Yahoo! vs. Google in Motion

Heads up, Google (Nasdaq: GOOG  ) ! Yahoo!'s (Nasdaq: YHOO  ) Flickr is now serving up videos.

OK, so Flickr is no YouTube killer, and it doesn't aspire to be. Uploading videos is limited to Flickr's paying accounts. The clips must also be no longer than 90 seconds, well shy of the 10-minute maximum imposed on YouTube's free non-partner accounts. In fact, none of the 40 most-viewed videos on YouTube of all-time would make the cut on Flickr because of their lengths.

So don't go looking for music videos, video blog confessionals, or sketch comedy on Flickr.

It's just as well. Flickr is more about visual art, so perhaps that's why Flickr is actually allowing for chunkier data files on its short clips to bring out the best resolution possible rather than just lightning-quick pop culture consumption.

Then again, that's how things start.

Who knows if, a year from now, Flickr isn't letting everyone upload longer clips in an effort to supplant the vanilla-bean Yahoo! Video search portal. It can happen. Last year Yahoo! folded its fledgling Yahoo! Photos into Flickr, so why shouldn't moving pictures follow?

Things can change in a hurry when it comes to eye candy. One moment News Corp. (NYSE: NWS  ) was blocking Photobucket from MySpace. The next it was acquiring it. One moment American Greetings (NYSE: AM  ) was just a greeting card company. The next it was a photo-sharing giant after snapping up companies like PhotoWorks and CNET Networks' (Nasdaq: CNET  ) Webshots. One moment photo-sharing is a tough nut to monetize by mostly photo printing specialists. The next it's a wide-open assault on e-tail through companies like Stamps.com (Nasdaq: STMP  ) and Shutterfly (Nasdaq: SFLY  ) .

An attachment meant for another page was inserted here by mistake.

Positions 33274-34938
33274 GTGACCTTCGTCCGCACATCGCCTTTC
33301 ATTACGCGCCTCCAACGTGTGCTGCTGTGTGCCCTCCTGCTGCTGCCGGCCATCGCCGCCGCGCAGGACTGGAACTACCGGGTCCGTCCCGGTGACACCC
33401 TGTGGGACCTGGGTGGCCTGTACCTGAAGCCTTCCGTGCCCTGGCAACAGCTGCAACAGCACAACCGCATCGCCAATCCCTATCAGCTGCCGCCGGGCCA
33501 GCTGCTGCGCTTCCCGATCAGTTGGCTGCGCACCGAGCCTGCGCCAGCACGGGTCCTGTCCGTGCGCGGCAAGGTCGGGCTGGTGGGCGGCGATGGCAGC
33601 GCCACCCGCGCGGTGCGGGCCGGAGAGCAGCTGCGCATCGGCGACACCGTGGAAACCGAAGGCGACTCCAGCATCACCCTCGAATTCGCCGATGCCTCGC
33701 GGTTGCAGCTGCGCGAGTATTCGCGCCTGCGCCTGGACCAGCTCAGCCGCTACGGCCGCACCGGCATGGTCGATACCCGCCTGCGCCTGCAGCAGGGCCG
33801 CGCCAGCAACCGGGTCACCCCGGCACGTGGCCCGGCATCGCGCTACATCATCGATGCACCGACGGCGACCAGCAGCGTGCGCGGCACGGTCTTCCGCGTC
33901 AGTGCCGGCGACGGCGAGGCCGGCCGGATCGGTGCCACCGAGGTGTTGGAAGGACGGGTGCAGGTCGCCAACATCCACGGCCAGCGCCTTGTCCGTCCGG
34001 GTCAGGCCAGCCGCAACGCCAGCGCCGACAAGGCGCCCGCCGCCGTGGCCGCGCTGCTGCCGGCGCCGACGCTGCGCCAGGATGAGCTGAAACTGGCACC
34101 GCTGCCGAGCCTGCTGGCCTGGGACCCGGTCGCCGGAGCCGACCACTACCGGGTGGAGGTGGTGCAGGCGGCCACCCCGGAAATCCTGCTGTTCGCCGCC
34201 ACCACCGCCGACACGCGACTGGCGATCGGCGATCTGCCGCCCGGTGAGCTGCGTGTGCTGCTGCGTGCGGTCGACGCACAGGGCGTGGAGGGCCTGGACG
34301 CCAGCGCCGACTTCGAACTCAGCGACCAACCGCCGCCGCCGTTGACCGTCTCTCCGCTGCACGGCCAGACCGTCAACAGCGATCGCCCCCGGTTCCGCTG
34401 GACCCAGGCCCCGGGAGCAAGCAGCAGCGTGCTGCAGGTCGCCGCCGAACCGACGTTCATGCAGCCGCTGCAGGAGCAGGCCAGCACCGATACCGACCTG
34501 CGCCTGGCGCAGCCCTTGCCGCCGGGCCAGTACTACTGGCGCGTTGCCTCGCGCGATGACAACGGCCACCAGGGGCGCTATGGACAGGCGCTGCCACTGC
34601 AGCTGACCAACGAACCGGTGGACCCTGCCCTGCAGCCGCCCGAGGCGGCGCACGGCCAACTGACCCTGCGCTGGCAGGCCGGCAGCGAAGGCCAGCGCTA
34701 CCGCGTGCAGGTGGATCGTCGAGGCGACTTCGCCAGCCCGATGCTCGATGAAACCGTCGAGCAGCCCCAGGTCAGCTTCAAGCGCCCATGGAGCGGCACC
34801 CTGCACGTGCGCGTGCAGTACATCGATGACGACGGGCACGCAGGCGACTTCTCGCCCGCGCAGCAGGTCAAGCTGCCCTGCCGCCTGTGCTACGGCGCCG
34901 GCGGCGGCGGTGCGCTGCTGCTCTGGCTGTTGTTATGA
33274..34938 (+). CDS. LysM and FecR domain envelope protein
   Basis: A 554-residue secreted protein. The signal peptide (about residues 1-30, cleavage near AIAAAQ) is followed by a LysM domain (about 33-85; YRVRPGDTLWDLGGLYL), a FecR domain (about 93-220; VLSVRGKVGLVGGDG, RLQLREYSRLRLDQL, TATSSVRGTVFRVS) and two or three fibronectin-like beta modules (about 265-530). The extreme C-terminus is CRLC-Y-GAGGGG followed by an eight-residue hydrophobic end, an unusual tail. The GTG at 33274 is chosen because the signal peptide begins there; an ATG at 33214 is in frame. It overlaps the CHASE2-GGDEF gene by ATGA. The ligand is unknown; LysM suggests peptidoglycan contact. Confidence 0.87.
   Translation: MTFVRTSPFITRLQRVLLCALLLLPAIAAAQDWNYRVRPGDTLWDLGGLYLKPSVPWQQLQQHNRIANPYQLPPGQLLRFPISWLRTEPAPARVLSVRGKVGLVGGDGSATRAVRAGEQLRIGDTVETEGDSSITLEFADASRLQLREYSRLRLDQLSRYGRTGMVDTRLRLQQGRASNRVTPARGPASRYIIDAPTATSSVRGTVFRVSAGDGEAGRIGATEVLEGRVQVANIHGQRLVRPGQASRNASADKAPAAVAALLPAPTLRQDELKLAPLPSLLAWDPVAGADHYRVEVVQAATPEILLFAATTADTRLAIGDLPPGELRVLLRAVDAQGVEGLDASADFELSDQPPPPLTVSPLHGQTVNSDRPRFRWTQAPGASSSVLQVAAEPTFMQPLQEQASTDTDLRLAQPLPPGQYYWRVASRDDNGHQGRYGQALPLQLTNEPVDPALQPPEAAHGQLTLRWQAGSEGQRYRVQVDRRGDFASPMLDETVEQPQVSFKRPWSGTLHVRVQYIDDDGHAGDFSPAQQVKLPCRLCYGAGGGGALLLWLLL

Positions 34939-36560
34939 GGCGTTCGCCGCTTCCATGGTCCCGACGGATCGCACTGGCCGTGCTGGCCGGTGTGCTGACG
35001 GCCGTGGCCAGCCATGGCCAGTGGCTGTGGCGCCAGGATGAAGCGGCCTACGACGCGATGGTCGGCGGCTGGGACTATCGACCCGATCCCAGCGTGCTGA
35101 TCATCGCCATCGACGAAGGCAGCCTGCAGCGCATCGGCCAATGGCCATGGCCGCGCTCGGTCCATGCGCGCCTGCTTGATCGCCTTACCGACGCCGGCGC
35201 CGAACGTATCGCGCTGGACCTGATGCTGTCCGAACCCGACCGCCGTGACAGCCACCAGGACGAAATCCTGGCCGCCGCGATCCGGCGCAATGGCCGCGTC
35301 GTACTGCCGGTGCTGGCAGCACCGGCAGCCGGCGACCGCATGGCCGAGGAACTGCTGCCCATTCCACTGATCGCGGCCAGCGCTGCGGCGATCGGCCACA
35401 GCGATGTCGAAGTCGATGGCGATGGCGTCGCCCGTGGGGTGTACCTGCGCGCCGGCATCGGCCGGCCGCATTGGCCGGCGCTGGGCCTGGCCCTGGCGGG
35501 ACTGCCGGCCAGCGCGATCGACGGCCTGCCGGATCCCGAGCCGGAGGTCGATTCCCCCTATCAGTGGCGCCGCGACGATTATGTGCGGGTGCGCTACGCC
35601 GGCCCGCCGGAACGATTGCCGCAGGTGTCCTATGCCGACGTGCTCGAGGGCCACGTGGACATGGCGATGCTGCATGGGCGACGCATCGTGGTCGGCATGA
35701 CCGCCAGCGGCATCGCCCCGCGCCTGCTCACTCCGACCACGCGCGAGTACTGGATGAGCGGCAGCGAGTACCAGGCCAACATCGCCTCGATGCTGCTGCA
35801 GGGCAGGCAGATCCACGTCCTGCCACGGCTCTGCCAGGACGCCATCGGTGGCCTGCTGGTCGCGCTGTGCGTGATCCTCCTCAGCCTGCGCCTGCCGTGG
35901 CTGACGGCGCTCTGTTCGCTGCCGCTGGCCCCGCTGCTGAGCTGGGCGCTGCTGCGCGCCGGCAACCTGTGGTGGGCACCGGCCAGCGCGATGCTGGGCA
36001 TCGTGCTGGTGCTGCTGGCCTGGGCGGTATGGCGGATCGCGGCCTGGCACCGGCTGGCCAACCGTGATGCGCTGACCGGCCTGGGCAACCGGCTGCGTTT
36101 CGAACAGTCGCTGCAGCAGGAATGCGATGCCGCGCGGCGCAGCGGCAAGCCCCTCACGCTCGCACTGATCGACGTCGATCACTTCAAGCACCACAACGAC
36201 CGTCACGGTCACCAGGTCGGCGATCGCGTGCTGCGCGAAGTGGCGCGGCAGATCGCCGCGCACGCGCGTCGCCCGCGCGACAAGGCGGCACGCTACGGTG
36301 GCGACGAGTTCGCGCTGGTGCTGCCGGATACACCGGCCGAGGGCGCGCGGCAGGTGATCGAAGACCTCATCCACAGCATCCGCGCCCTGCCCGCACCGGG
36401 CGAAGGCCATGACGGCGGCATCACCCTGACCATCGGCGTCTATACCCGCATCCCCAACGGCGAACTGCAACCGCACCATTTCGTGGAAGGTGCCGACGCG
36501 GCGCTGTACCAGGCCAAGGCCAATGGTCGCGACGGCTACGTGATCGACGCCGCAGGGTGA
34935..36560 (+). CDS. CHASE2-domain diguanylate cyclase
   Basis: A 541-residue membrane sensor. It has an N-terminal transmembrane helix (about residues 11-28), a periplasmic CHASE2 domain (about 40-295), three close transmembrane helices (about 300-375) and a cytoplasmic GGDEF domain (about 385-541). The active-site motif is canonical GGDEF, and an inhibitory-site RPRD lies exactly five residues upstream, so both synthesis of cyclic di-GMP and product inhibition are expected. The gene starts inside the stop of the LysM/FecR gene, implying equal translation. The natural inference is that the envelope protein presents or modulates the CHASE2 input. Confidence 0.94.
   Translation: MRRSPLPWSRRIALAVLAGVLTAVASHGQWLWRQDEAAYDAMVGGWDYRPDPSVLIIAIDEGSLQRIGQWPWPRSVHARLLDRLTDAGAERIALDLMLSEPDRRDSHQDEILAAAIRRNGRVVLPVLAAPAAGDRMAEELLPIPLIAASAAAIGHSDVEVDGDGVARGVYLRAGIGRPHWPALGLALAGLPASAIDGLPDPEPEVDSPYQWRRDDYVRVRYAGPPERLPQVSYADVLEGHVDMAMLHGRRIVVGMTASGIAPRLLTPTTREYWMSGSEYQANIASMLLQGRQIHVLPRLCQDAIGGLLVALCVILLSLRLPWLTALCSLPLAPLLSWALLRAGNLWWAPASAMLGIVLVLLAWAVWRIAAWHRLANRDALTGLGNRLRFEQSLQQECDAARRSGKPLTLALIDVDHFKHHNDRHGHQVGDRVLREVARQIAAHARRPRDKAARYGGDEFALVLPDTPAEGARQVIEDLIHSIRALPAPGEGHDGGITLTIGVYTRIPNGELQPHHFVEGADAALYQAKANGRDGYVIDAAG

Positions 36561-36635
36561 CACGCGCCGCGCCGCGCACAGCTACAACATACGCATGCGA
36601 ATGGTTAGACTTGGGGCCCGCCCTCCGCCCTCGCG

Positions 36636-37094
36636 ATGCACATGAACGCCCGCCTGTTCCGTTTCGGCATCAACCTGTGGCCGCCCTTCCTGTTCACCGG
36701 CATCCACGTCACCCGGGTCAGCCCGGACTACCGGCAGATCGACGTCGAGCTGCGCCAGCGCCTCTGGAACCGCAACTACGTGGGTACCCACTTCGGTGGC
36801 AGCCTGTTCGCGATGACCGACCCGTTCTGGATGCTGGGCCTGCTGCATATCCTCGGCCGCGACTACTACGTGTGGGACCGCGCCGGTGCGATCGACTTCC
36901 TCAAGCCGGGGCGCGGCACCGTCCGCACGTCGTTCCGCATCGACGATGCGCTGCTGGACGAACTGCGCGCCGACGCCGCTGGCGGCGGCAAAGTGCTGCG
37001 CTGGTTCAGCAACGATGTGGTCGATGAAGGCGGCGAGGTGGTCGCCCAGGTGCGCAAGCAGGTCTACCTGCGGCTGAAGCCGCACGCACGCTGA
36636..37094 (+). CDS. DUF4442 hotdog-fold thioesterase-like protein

So, sure, Flickr adding video is noteworthy, but it's not entirely news. TechCrunch has been reporting on its inevitable arrival for ages. The real key is where Flickr will take video in the future.

It can't end here, and it won't. Flickr's strength lies in its tech-savvy community of shutterbugs who bond and tag uploads to create more relevant searches. If you don't think that kind of approach can dent YouTube in a year or two, you just haven't seen how quickly the winds can change in this niche.

Heads up, Google. Pencils down.


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